Principle #3: Aligned Compensation
Closely tied to the concept of the “O Factor,” the best banks make sure executive compensation is aligned to individual and team performance. As a result, there is a sense of fairness that creates loyalty and motivation throughout the team. When everyone performs at peak levels, everyone wins.
Principle #4: Measureable Key Performance Metrics
In the interest of fairness, there needs to be rigorous discipline around reporting, so that key performance indicators can be measured. Your key executives need to know exactly what their incentives are tied to, and those criteria need to be objective and independent of any perceived prejudice. Objective and measurable performance metrics motivate top performers to do their best and recruit others to do so as well.
Principle #5: Wealth Accumulation Opportunities
You should jointly discuss and develop a variety of investment vehicles with your senior leaders and key drivers. Character-driven performance programs offer the opportunity for these employees to create their own destiny. You should work with them on funding compensation plans that take into account their specific goals and aspirations. This could include family legacy planning and charitable intent. The key is being others-oriented: if they achieve their goals for the bank, what personal goals can the bank enable them to achieve?
Principle #6: Effectively Communicating Employee
Every good bank leader recognizes the value of the people in the organization. It is not enough, however, to personally recognize this value. The value top performers bring to your organization needs to be broadcasted across the organization and beyond. It has to be articulated and celebrated. The best leaders find multiple ways to communicate this value: through personal conversations, in team meetings, at official recognition ceremonies, even publicly through newsletters and press releases.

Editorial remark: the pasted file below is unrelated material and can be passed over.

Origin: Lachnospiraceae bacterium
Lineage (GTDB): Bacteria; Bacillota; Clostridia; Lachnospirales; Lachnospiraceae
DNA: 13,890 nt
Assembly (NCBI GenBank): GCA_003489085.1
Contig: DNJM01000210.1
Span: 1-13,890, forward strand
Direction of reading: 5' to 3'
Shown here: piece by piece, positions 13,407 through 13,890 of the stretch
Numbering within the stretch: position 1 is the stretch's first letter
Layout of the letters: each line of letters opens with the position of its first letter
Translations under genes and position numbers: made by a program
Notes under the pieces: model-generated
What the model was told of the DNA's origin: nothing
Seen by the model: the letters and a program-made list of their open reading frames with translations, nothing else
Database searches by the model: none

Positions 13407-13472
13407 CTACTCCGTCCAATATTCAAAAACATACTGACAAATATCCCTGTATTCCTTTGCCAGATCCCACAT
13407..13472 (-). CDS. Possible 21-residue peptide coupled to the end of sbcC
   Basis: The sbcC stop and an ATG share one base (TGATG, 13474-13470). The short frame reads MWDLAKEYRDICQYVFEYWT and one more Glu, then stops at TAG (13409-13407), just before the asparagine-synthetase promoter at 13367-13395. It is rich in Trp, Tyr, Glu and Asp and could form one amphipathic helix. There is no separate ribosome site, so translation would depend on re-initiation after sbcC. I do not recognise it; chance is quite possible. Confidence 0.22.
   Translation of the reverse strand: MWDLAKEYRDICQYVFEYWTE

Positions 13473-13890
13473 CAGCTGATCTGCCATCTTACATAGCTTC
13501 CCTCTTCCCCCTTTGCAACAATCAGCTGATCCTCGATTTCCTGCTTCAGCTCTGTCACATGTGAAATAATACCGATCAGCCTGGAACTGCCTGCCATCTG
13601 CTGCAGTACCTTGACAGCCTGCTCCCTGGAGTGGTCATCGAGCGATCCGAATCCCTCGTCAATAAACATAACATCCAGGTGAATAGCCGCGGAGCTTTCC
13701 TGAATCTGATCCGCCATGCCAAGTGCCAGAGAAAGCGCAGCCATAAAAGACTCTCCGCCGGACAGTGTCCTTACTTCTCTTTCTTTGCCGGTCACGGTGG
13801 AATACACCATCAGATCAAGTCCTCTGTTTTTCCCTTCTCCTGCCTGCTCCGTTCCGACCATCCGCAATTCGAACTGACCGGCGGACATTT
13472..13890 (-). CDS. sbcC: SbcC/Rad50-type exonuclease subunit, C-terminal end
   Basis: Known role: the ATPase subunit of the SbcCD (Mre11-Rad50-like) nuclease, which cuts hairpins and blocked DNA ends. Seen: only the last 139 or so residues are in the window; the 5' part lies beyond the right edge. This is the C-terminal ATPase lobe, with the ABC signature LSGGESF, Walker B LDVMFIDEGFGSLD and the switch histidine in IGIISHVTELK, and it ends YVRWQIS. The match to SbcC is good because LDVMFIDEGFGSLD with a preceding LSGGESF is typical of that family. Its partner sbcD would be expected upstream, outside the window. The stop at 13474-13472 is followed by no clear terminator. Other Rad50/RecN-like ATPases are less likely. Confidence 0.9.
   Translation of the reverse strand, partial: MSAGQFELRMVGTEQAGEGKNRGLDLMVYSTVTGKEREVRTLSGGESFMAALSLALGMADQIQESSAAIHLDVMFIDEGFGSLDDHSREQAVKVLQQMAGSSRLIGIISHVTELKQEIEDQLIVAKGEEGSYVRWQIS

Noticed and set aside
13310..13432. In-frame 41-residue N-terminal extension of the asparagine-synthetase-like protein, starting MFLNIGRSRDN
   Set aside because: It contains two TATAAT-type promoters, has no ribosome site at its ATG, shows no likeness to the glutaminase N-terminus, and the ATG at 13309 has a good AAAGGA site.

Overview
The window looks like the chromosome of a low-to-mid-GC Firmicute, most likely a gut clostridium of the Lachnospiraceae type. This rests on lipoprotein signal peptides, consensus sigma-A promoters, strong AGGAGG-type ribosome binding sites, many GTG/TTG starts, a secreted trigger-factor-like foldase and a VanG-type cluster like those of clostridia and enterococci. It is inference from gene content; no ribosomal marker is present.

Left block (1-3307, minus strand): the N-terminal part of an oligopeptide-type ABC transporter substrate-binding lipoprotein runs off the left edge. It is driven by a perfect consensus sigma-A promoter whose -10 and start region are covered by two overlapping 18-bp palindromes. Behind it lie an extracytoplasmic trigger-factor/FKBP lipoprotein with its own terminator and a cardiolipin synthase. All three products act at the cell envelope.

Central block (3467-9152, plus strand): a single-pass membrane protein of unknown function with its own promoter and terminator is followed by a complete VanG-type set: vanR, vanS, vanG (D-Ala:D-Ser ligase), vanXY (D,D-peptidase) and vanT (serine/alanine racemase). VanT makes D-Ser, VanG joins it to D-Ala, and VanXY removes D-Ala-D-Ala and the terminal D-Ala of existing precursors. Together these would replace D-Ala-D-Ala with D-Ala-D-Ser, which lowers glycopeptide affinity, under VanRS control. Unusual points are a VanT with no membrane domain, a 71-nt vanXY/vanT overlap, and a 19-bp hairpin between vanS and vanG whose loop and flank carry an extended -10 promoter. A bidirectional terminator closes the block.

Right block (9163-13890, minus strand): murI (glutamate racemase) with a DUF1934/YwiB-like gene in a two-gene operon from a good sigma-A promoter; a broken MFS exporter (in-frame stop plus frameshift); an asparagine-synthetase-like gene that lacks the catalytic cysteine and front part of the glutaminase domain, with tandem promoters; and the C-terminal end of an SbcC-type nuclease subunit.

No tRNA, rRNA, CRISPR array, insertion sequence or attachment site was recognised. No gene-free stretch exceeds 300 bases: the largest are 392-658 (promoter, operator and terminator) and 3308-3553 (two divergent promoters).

Attracting and retaining top performers is not only tied to
the compensation and incentive package you jointly discuss and develop, it is
also tied to recognizing and communicating the value they bring to the team.
Money can buy a fine dog, but only love will make him wag his tail
Creating character-driven performance among your top
leaders requires you to be other-oriented. It pushes you to ensure that the
bank’s incentive programs are specifically tailored to your culture.
It means aligning compensation to performance, and it means that
performance criteria are recognized as fair and that all parties agreed on the
metrics. The hope is your top performers will achieve their long-term goals and
aspirations. And again, when they perform, you need to celebrate – to
communicate loud and clear the value they’ve brought to the bank.
There is an old hunter’s proverb that says, “Money can
buy a fine dog, but only love will make him wag his tail.” In the same way,
character-driven performance programs bring out the best in your top executives
by responding to who they are as leaders and individuals while also fulfilling
their financial needs.
Curtis Carpenter serves as managing director of Sheshunoff & Co. Investment Banking and principal of Affiliated Bankers Capital, and Tom Jordan is an executive compensation specialist. Carpenter can be reached at CCarpenter@smslp.com.
Unauthorized reproduction of all or part of this material without the express written consent of the author is strictly prohibited. All rights reserved.